Five Tips to Help Take Control of Your Business’s Financial Wellness
December 20, 2017
By: Cathie Ericson
If one of your New Year’s resolution is to watch your waistline, you’re probably not alone. But if you’re a small business owner, you should be considering the health of your business — and that includes your financial wellness.
As you set priorities for 2018, add these five elements to your New Year financial wellness checklist.
1. Challenge the status quo
It’s time for a re-evaluation when your “foolproof” business strategies cease to bring in the profits they once did. Maybe your customer demographics have changed, making your product or service less relevant. Or, maybe expectations have risen and you need to level up your service.
If you see results falling off, don’t pine for the “good ol’ days.” Instead, consider taking a hard look at every aspect of your business to determine where you should pivot to ensure you are focusing on your most profitable products and services, as well as your most lucrative customers. Try to create a financial model that boosts profits, not just revenue.
2. Take your turn at being a choosy customer
Ah, sometimes it’s fun to “be” the customer, right? And we don’t mean the impossible-to-please type, but the one who has realistic expectations that should be rightfully met. Your customers probably “shop around,” and you should consider it too.
Pricing structures can change fast so have your customer service rep re-quote you to make sure you’re getting the best deal in everything from your business insurance to your technology services and materials.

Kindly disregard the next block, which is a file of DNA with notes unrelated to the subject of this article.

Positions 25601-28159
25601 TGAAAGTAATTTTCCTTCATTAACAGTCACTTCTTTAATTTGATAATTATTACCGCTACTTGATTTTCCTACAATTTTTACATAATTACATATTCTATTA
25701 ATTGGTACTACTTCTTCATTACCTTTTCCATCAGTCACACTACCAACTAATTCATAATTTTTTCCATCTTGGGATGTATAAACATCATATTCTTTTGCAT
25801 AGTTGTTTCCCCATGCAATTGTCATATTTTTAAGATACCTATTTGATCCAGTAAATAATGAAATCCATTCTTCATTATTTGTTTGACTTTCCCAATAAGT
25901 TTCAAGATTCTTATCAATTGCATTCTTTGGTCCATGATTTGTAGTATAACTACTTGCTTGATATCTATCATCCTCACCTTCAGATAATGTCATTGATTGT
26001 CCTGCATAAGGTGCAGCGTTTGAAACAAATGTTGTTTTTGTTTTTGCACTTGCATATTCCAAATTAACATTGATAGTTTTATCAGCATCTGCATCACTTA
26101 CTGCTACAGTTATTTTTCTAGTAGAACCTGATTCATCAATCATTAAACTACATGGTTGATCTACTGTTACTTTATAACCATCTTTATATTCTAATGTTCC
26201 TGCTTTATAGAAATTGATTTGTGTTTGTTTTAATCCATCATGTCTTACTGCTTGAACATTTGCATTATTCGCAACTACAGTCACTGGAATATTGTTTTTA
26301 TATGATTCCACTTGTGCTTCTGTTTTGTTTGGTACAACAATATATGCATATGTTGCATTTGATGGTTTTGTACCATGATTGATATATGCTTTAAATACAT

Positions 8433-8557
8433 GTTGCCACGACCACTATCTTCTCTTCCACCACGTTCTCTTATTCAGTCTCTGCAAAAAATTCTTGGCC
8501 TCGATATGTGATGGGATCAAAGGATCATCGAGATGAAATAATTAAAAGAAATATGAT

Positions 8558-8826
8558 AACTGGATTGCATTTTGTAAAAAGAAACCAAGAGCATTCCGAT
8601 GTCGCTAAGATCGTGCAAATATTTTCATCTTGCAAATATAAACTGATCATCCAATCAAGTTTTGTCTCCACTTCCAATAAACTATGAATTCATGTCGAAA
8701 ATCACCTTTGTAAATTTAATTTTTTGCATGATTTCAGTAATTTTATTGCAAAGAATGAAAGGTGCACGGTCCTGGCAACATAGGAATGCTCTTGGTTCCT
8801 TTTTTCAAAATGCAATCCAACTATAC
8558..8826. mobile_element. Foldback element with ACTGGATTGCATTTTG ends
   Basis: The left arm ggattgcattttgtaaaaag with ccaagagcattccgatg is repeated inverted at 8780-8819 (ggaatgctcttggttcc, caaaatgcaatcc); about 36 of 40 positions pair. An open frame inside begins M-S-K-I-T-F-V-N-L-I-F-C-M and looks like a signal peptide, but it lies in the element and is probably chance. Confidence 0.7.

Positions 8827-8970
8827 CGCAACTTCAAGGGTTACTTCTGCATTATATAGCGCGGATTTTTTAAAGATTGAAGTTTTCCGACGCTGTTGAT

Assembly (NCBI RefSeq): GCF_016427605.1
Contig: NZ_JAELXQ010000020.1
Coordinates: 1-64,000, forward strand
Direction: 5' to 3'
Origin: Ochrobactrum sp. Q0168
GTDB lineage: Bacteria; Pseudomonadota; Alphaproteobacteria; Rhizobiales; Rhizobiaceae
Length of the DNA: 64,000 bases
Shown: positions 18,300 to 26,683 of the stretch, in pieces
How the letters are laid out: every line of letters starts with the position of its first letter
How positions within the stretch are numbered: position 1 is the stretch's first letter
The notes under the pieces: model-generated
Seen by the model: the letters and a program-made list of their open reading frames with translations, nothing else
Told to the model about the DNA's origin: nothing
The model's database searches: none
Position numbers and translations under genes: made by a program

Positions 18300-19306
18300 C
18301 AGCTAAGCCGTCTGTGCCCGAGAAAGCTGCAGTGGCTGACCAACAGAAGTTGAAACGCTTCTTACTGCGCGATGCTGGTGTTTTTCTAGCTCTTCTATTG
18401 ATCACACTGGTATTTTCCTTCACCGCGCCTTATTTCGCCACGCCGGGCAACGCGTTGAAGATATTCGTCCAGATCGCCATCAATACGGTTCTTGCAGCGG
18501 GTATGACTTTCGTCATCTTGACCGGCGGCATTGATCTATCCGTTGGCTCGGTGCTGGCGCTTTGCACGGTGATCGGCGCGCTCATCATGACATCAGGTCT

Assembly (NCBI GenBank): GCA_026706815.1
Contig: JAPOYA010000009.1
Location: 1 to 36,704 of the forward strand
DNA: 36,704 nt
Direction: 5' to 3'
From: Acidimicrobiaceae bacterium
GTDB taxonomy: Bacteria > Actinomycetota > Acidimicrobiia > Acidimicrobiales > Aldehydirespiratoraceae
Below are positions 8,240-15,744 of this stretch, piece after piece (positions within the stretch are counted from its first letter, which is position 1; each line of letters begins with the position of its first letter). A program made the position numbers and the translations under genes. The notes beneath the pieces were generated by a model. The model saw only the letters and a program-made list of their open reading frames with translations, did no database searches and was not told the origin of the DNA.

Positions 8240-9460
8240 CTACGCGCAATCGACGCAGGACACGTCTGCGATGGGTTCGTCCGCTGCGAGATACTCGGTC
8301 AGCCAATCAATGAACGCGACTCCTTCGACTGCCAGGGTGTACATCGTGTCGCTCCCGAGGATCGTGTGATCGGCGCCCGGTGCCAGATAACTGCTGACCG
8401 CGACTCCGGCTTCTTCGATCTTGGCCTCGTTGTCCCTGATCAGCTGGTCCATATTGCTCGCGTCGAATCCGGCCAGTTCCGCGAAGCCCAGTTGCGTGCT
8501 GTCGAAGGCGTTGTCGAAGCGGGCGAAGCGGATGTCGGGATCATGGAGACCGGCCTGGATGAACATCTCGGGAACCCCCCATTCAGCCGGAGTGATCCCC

3. Turn an eagle eye to the money going out the door
Have you ever done a personal budget check and realized you’re spending way too much on takeout or overlapping streaming services? Sometimes we can forget to do the same with our business given all the competing priorities we have, but every budget can benefit from fine-tuning.
Check your outflow line by line and identify expenses that no longer make sense — then give them the heave-ho.
4. Evaluate the ROI of your social media efforts
Many people recommend to be on Twitter and Facebook, but the expected traffic may not come. Many B2B companies, for example, realize their time and efforts can be better spent posting on LinkedIn or hosting their own blog to provide in-depth information directly to their customers.
If you find your ROI on any marketing activity isn’t paying off, switch it up to see if you can find more targeted vehicles to reach your customers. Back to the “time is money” concept — even if your preferred social media marketing vehicle is technically “free,” you are losing opportunity cost if it’s not bringing in customers.
5. Add quarterly planning and review to your calendar now
It’s can be easier to course correct when you evaluate regularly, but we all know how planning can get pushed aside for more pressing needs. So try and take the time to put quarterly review sessions on your calendar now and treat them like appointments with your most important customer. Because after all, shouldn’t your business be that?
About the Author
Cathie Ericson is a freelance writer covering business and consumer topics. She creates branded content for Fortune 500 companies, and her work has appeared in LearnVest, Costco Magazine, Forbes, TheGlassHammer.com and IDEA Fitness. Follow her @cathieericson.
All content provided herein is for educational purposes only. It is provided “as is” and neither the author nor Office Depot, Inc. warrant the accuracy of the information provided, nor do they assume any responsibility for errors, omissions or contrary interpretation of the subject matter herein.
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